At the end of April, EPA administrator Lisa Jackson accepted Al Armendariz’ resignation after he made this statement:
The controversy erupted last week when a video surfaced showing Armendariz saying in 2010 that his methods for dealing with non-compliant oil and gas companies were “like when the Romans conquered the villages in the Mediterranean. They’d go into little villages in Turkish towns and they’d find the first five guys they saw and crucify them.”
The EPA apparently isn’t satisfied with intimidating oil and gas companies. Now they’re attempting to kill the iron mining industry:
“In the middle of the worst unemployment crisis since the Great Depression, the EPA’s sheer and utter disregard for our industry, its workers, and their families shows how out of touch with reality Washington bureaucrats really are. The Minnesota Pollution Control Agency has already demonstrated effective regulation of our environmental laws, and these regulators know what is best for our state. Under the Obama Administration, the EPA has Minnesota jobs in its crosshairs. We are witnessing this kind of administrative overreach at a time when we’re supposed to be encouraging growth, not stifling it. I am very concerned about the impact this new overreach will have on Minnesota’s Iron Range, and I will be contacting the EPA in response to its decision.”
The MPCA hasn’t gone soft on companies lately. That’s why the EPA’s recent regulations are likely based on political agendas, not scientific reality.
The EPA’s anti-mining agenda required that they ignore the MPCA’s regulations:
While the Minnesota Pollution Control Agency approved a so-called regional haze emissions plan for the six operating taconite plants in April, the EPA now is saying that plan didn’t go far enough. The state plan generally said the taconite plants were already doing all they could to reduce haze pollution and didn’t need to apply “best available retrofit technology.”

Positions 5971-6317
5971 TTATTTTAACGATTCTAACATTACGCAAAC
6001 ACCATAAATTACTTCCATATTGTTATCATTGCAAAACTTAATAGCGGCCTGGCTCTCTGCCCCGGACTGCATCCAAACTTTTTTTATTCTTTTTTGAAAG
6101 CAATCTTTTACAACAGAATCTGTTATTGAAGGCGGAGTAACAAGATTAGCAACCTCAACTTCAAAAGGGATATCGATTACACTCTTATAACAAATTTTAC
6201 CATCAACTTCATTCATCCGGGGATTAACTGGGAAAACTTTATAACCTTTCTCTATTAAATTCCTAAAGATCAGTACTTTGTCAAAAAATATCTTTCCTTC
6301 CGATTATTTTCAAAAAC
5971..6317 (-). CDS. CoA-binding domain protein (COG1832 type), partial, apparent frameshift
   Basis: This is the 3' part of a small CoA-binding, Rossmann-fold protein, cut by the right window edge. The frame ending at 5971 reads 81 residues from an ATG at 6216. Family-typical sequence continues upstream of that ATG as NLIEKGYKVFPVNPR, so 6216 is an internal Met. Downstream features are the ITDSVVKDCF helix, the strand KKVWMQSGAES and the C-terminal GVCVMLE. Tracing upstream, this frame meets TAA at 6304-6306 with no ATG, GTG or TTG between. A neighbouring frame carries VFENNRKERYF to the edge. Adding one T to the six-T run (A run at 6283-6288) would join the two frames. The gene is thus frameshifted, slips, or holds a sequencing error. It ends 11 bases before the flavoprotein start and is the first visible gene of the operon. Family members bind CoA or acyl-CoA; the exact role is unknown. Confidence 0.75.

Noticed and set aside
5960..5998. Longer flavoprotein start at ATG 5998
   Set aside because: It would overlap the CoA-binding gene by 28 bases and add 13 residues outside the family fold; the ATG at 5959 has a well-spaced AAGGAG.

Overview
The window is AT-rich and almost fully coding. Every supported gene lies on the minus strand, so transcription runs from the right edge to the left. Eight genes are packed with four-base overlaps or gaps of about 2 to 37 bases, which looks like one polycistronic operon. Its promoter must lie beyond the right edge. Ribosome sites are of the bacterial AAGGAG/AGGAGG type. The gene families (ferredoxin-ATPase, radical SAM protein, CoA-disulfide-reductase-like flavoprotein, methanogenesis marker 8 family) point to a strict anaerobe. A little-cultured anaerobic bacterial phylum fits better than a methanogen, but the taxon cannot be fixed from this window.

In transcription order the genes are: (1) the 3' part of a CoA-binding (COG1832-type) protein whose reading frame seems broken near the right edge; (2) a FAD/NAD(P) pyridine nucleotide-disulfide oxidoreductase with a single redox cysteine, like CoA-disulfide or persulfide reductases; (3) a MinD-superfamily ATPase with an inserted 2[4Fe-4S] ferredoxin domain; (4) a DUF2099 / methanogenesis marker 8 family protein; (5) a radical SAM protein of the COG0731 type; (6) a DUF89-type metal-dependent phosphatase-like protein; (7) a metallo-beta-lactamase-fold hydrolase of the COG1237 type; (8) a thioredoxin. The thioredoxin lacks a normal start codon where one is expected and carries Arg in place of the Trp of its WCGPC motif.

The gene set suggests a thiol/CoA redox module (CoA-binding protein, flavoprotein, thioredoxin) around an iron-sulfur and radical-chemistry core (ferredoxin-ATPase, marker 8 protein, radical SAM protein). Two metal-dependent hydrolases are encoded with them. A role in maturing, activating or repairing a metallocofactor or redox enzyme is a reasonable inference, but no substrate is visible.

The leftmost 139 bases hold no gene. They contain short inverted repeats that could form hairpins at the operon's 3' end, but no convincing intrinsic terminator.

Federal regulators disagreed, saying trial runs at the Minntac plant in Mountain Iron showed good results at lowering emissions using best available retrofit technology, or BART.
“Thus, because the Michigan and Minnesota (proposals) failed to adequately establish BART limits for its subject taconite ore processing facilities, we are required to promulgate a” federal implementation plan, the EPA said in the document.
This administration’s EPA is the biggest job-killer other than the ACA. Their hostility towards industry is extensively documented.
The EPA’s regulations on the coal industry will effectively kill the building of new coal-fired power plants:
The Environmental Protection Agency (EPA) released a new rule to regulate CO2 emissions from power plants, which would effectively ban new coal power plants, as its emissions standards are too low to be met by conventional coal-fired facilities.
This stands in stark contrast with the President’s supposed “all of the above energy approach” and sends a strong signal that coal is not part of the President’s energy vision for America. In combination with other EPA regulations that contribute to the premature shutdown of existing coal plants, the EPA’s actions represent one of the greatest threats to the electric sector and America’s energy supply.
The new rule requires power plants to meet an output-based standard of 1,000 pounds of CO2 per megawatt-hour of electricity produced. Other than natural gas-fired power plants built in recent years, most power plants, and especially coal-fired ones, would fail to meet that standard.
Simply put, Minnesota’s senators should join Chip Cravaack in this fight against a renegade federal agency bent on destroying jobs. If Sen. Klobuchar doesn’t join with Chip Cravaack in this fight, we’ll know that she’s in the pocket of the environmentalists. We’ll know that she isn’t working for better paying jobs on the Iron Range.
What’s disgusting is that President Obama wants the EPA to destroy jobs. That’s what he essentially said in this video:
That’s who Chip is fighting against. That’s what’s at stake. The air and water have never been cleaner than they are now. That doesn’t mean there aren’t projects that deserve immediate attention. It just means that the EPA shouldn’t pick fights based on their political ideology. They shouldn’t pick fights with the hard-working men of the Iron Range.